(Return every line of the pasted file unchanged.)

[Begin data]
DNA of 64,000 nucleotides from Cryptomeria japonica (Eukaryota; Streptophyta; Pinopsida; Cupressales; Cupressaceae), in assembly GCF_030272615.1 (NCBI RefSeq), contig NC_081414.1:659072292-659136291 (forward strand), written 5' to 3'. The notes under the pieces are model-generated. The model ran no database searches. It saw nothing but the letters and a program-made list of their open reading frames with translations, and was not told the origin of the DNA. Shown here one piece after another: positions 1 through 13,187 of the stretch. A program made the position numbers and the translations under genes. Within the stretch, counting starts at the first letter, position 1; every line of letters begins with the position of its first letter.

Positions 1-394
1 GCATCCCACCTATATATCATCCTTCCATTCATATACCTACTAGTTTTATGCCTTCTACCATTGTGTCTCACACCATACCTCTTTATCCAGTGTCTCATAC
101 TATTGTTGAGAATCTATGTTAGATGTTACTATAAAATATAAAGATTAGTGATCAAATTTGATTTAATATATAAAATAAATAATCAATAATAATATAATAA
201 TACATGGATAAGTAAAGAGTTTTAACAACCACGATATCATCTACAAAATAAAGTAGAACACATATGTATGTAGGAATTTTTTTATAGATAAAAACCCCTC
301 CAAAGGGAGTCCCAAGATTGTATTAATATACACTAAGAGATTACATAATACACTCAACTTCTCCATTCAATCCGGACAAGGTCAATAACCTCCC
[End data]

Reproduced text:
DNA of 64,000 nucleotides from Cryptomeria japonica (Eukaryota; Streptophyta; Pinopsida; Cupressales; Cupressaceae), in assembly GCF_030272615.1 (NCBI RefSeq), contig NC_081414.1:659072292-659136291 (forward strand), written 5' to 3'. The notes under the pieces are model-generated. The model ran no database searches. It saw nothing but the letters and a program-made list of their open reading frames with translations, and was not told the origin of the DNA. Shown here one piece after another: positions 1 through 13,187 of the stretch. A program made the position numbers and the translations under genes. Within the stretch, counting starts at the first letter, position 1; every line of letters begins with the position of its first letter.

Positions 1-394
1 GCATCCCACCTATATATCATCCTTCCATTCATATACCTACTAGTTTTATGCCTTCTACCATTGTGTCTCACACCATACCTCTTTATCCAGTGTCTCATAC
101 TATTGTTGAGAATCTATGTTAGATGTTACTATAAAATATAAAGATTAGTGATCAAATTTGATTTAATATATAAAATAAATAATCAATAATAATATAATAA
201 TACATGGATAAGTAAAGAGTTTTAACAACCACGATATCATCTACAAAATAAAGTAGAACACATATGTATGTAGGAATTTTTTTATAGATAAAAACCCCTC
301 CAAAGGGAGTCCCAAGATTGTATTAATATACACTAAGAGATTACATAATACACTCAACTTCTCCATTCAATCCGGACAAGGTCAATAACCTCCC